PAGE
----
A Silverswords Star To Watch
Nothing thrills an old basketball player like the opportunity to toss in a few buckets with a much younger (and much better) hoops star. That was the case earlier this month, when I teamed up with Chaminade point guard Lee Bailey at Boys & Girls Club in Honolulu for an impromptu game against the after-school kids. We had a fabulous time.
It was all part of our annual PacWest SAAC Retreat, where student-athlete leaders from all over the conference come together to work with youngsters from elementary school through junior high. Bailey is president of Chaminade Student Athlete Advisory Committee (SAAC) and has been involved with projects at the local Boys & Girls Club a number of times.
“Seeing the kids and working with them is a tremendous experience,” he says. “For many of them, we can be a really positive role model.”
Bailey is a communications and marketing major at Chaminade who has earned all-academic honors in each of his three years at the school. He hopes to have a career in sports advertising or sports management some day, but he also may have a chance to coach or play basketball professionally overseas once his collegiate days are over.
Bailey enters his senior basketball season for Silverswords as one of the top guards in the country when practice officially begins Oct. 15. He’s scored 30 or more points several times in his career and leads the team in minutes played. This past year, he led Chaminade to the PacWest Tournament championship, a spot in the NCAA Division II West Regionals and was named All-Conference and All-Region.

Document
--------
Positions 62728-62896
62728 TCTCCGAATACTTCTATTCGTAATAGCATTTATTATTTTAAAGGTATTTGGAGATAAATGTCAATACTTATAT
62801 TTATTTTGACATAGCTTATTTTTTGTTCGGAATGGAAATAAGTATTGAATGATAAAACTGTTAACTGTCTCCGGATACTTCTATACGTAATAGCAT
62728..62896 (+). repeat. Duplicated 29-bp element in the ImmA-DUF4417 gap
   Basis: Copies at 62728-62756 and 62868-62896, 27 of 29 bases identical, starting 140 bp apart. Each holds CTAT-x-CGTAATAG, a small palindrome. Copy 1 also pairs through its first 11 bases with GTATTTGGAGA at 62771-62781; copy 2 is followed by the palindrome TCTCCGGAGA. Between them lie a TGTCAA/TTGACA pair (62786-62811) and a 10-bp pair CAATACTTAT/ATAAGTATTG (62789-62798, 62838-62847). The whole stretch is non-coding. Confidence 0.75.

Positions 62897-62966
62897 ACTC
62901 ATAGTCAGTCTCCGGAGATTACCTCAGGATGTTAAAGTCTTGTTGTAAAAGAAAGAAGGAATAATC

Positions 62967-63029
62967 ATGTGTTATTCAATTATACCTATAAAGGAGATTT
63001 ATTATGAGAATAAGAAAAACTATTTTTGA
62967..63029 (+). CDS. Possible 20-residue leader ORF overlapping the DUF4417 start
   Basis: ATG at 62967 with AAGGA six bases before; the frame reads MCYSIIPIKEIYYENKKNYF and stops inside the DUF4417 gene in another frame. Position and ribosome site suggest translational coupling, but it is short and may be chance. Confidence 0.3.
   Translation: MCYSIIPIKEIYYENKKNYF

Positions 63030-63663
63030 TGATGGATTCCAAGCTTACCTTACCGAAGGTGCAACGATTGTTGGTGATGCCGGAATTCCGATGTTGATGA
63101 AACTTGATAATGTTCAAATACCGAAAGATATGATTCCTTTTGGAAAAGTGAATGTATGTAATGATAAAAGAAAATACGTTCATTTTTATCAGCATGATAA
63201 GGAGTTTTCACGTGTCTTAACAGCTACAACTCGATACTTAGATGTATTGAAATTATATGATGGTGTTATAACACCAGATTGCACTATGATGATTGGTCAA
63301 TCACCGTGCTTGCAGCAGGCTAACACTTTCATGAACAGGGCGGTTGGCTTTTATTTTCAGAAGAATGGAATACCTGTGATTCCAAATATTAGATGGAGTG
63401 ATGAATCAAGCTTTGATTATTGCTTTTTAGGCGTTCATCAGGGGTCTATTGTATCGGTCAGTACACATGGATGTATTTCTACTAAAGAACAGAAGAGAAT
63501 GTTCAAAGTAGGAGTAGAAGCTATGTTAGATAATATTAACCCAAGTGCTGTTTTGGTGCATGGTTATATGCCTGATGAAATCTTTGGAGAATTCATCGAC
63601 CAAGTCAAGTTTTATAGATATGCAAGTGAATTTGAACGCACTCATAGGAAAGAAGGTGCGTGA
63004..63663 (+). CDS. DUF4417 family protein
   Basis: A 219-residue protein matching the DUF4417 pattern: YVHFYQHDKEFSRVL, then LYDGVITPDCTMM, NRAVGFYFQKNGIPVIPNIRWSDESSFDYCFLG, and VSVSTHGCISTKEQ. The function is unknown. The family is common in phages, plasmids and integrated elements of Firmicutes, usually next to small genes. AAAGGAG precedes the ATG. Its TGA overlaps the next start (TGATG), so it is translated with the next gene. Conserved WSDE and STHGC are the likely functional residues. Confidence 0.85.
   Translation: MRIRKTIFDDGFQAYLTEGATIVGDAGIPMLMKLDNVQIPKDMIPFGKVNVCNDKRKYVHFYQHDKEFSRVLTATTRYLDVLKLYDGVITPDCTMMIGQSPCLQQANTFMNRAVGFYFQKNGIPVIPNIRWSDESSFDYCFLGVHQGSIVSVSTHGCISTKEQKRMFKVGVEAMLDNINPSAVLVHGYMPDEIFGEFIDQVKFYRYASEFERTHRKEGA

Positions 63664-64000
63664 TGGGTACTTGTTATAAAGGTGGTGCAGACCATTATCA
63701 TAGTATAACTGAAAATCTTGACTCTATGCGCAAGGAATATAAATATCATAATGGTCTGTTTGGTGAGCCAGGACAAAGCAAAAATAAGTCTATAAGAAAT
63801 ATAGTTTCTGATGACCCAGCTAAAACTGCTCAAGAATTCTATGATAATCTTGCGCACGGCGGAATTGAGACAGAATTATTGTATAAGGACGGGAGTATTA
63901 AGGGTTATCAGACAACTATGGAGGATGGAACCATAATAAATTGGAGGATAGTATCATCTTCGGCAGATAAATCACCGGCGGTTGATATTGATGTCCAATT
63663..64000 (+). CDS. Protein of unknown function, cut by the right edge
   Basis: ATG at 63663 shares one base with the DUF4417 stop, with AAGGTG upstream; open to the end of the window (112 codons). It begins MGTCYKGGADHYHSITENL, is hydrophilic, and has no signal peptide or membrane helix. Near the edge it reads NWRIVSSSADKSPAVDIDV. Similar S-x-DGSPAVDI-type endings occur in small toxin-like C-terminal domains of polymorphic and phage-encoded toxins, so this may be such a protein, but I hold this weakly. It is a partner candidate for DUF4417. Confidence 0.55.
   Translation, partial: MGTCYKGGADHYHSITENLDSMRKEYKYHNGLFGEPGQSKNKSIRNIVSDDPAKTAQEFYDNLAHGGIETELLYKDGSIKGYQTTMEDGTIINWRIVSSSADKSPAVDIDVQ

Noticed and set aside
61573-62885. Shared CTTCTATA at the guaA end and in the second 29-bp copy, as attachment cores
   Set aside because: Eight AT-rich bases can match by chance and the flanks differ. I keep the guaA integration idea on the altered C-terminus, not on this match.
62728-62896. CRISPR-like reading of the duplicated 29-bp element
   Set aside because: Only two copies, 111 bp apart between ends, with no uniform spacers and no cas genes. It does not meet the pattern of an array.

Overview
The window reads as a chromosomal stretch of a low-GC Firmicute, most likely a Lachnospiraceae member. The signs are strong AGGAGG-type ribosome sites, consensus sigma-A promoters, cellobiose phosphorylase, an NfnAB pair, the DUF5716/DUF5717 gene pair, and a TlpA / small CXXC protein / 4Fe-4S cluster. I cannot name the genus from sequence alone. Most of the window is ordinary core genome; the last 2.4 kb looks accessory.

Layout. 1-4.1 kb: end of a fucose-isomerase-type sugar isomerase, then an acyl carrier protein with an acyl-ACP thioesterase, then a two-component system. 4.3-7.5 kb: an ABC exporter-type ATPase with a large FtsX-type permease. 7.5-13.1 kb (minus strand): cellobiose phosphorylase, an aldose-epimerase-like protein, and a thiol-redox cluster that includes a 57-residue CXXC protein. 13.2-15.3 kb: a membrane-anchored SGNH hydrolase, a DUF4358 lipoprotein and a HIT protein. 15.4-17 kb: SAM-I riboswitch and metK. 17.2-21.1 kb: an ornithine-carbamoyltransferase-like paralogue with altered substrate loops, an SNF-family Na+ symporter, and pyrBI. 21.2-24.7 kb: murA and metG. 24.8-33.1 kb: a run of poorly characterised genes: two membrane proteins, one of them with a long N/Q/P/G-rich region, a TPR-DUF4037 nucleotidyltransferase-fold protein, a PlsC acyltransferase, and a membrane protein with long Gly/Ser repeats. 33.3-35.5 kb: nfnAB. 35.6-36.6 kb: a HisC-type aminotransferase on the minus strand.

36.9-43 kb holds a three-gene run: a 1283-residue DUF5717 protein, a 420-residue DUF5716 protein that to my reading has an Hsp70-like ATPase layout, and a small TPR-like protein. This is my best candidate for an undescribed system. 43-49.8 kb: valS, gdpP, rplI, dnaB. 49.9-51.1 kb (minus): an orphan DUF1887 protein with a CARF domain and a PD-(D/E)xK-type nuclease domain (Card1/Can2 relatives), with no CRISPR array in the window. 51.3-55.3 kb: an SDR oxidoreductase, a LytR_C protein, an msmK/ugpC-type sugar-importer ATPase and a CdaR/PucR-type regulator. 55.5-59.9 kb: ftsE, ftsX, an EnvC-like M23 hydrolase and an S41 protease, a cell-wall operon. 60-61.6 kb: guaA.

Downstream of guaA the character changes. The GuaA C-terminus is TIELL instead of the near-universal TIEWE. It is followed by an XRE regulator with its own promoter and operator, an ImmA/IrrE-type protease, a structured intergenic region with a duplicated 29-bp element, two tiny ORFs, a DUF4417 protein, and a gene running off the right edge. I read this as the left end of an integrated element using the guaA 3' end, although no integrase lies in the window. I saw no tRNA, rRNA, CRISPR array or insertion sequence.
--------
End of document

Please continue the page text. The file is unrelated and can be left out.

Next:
“Winning the PacWest tourney this past season was No. 1 on my list,” he recalls. “Being there (in San Diego) and cutting down the nets after we fought through so much adversity during the year was the best experience ever.”
No. 2, he says, involves the tournament that “the Giant-Killers” from Chaminade are known for each November — Maui Invitational. “Beating (nationally ranked) Texas the way we did — that was crazy,” he says. “It was also the first time my mom and sister got a chance to see me play in Hawaii.”
Next month, they open up on Maui against powerful Pittsburgh (and former Hawaii assistant coach Jamie Dixon).
Bailey grew up in Detroit, where he is part of a very athletic family. His mom and dad were track and field stars at Michigan and Central Michigan, and his sister is an outstanding volleyball player. Bailey was a tremendous high school football and basketball player, and appeared headed to Dayton University to play defensive back.
“I loved both sports, but had decided to play football. When the (scholarship) money eventually didn’t work out, I thought I would check out basketball opportunities again,” he recalls. Late that spring in his high school senior year, Eric Bovaird was named the new head coach at Chaminade. The first player he recruited was Bailey.
“I had never been to Hawaii, but after hearing his enthusiasm, I decided to take a chance,” he says. “It was the best decision ever. I’ve had so many opportunities here, and I’ve learned so much about the different cultures and the different places we play. I took a leap of faith and it worked out really well.”
Bailey not only loves Hawaii, but also the freedom he enjoys in Bovaird’s high-scoring offensive system.
“He’s always so positive and he gives us confidence in ourselves. I started here as the youngest guy, and now I’m one of the older guys. It’s my job to make the younger guys comfortable, encourage them, build their confidence and lead by example. I can hardly wait,” he says.
Lee Bailey is ready. Hoop fans, young and old, take notice.